Gabriel García Márquez

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Introduction

(Literary Masters)

Gabriel Garcia Marquez

Chronology

1928. Gabriel Jose Garcia Marquez is born 6 March in Aracataca, Colombia, a tiny coastal town between Barranquilla and Santa Marta controlled by the Liberal Party, to Gabriel Eligio Garcia and Luisa Santiago Marquez Iguaran His father will later contend that the year of his birth was actually 1927

1928-1936: Garcia Marquez lives in the house of his maternal grandparents, Colonel Nicolas Ricardo Marquez Mejia and Tranquihna Iguaran

1936-1940: When he is eight years old, Garcia Marquez’s grandfather dies, and he goes to live with his parents in Sucre, where his father is working as a pharmacist He is sent to study at a boarding school in Barranquilla

1940: At the age of twelve, Garcia Marquez receives a scholarship to a secondary school run by Jesuits, the Liceo Nacional in Zipaquira

1946: Garcia Marquez earns his bachillerato (high-school diploma)

1947: Enrolled as a law student at the Universidad Nacional in Bogota, Garcia Marquez publishes his first story, “La tercera resignacion,” in the newspaper El Espectador (Bogota) The editor hails him as “the new genius of Colombian letters!”

1948-1949: Following the assassination of the Liberal senator Julio Eliecer Gaitan on 9 April 1948 and the subsequent noting (called El Bogotazo), the National University is closed Garcia Marquez transfers to the Universidad de Cartagena, where he studies law while writing a column for El Universal (Cartagena)

1950-1952. Garcia Marquez writes for El Heraldo and El Nacional in Barranquilla He joins a literary circle called “el grupo de Barranquilla” and reads the works of Ernest Hemingway, James Joyce, Virginia Woolf, and William Faulkner.

1953: Quitting journalism temporarily, García Márquez travels around Colombia working at various jobs, including a stint selling encyclopedias in La Guajira. He becomes formally engaged to Mercedes Barcha Pardo.

1954: García Márquez moves back to Bogota and joins the staff of El Espectador as a reporter and movie reviewer.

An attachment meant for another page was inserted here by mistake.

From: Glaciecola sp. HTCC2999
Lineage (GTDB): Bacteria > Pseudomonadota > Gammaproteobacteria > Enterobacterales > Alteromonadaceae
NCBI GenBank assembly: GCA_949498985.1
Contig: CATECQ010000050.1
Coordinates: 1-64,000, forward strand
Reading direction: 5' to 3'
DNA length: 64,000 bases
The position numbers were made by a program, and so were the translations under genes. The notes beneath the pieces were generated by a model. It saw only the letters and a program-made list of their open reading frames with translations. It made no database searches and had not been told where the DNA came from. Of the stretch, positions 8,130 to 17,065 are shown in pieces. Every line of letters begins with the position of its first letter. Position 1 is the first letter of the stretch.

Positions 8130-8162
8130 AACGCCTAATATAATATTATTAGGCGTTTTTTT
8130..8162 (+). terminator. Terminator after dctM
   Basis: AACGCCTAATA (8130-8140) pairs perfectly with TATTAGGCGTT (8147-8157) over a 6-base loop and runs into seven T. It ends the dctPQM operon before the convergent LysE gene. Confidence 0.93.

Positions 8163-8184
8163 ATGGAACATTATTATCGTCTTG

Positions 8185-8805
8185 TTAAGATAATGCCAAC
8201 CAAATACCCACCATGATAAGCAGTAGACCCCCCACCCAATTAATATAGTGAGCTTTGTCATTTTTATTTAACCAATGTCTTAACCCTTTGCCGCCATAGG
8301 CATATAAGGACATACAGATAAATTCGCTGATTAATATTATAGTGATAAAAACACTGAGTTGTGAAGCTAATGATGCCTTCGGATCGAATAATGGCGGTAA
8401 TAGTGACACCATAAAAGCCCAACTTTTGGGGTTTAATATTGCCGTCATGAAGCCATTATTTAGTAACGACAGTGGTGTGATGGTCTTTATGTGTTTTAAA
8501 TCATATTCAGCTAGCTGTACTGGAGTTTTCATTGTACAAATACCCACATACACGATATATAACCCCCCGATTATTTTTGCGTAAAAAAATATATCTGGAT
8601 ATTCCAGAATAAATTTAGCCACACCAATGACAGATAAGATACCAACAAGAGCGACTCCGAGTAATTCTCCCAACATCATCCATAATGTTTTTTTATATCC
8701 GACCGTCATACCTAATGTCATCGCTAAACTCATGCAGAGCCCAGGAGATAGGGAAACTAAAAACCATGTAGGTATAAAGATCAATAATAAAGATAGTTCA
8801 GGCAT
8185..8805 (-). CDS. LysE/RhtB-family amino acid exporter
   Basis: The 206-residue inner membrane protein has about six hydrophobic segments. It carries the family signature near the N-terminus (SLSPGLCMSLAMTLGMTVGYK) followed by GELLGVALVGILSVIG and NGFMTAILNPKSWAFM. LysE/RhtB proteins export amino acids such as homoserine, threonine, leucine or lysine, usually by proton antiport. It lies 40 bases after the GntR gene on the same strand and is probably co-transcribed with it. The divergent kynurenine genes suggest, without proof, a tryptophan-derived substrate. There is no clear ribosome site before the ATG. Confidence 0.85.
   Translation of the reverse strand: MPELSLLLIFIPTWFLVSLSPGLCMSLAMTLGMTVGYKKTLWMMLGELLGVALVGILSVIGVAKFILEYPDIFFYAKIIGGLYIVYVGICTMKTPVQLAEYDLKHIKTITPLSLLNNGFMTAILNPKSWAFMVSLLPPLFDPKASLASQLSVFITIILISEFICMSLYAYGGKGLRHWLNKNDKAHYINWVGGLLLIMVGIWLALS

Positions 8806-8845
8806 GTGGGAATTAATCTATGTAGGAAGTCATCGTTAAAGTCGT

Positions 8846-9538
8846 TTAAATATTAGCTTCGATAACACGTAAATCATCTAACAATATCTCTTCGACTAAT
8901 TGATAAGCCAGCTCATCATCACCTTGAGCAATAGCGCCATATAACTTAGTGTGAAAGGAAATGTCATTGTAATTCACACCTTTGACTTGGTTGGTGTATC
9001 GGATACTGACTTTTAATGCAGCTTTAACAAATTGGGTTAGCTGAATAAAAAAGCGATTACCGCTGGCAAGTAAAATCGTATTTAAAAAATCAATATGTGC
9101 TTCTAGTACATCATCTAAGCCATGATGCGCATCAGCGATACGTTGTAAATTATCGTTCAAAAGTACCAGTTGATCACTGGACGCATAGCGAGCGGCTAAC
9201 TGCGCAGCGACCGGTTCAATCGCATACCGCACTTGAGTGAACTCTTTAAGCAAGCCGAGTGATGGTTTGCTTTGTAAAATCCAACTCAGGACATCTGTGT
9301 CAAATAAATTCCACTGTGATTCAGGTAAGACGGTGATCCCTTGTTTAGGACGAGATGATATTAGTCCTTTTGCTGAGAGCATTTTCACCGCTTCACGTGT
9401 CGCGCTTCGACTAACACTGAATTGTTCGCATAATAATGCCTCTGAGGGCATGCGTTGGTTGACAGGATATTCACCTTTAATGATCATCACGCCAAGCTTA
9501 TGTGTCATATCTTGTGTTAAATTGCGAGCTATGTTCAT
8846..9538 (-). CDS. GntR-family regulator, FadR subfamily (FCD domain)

1955: García Márquez wins the Colombian Association of Writers and Artists Award for the story “Un dia despues del sabado.” El Espectador sends García Márquez to Italy to cover the death of Pope Pius XII, believed to be imminent. Back in Colombia, García Márquez’s friends discover in his desk drawer the manuscript of a novel he had finished and take it to a publisher; his first novella, La hojarasca, is published in Bogota. The Rojas Pinilia dictatorship closes down El Espectador, and García Márquez remains in Europe, where he studies in Rome at the Centro Sperimentale Cinematografico.

1956: A freelance journalist in Paris, García Márquez also works on the manuscripts for La mala hora and El coronel no tiene quien escriba.

1957: García Márquez and his friend Plinio Apuleyo Mendoza travel through the countries of the Communist Eastern Bloc; he then lives in London for two months. Late in the year, García Márquez goes to Venezuela and• begins working for the newspaper Momento (Caracas).

1958: In March, García Márquez marries Mercedes in Barranquilla, Colombia. The couple returns to Venezuela. The novella El coronel no tiene quien escriba is published in Mito (Bogota) magazine.

1959: García Márquez’s son Rodrigo is born. García Márquez helps set up the Bogota bureau of the Cuban news agency Prensa Latina, and works at the main office in Havana, Cuba. In 1960 the family moves to New York City, where García Márquez supervises the North American branch of Prensa Latina.

1961: García Márquez resigns from Prensa Latina and moves to Mexico City, traveling by bus across the United States. In Mexico City, García Márquez is an editor for the magazines Sucesos and La Familia. He wins the Colombian Esso Prize for La mala hora.

1962: García Márquez’s second son, Gonzalo, is born. Los funerales de la Mama Grande is published in Mexico. La mala hora is published in Spain; García Márquez repudiates the book after the publisher removes “objectionable passages” and all...

(The entire section is 54,126 words.)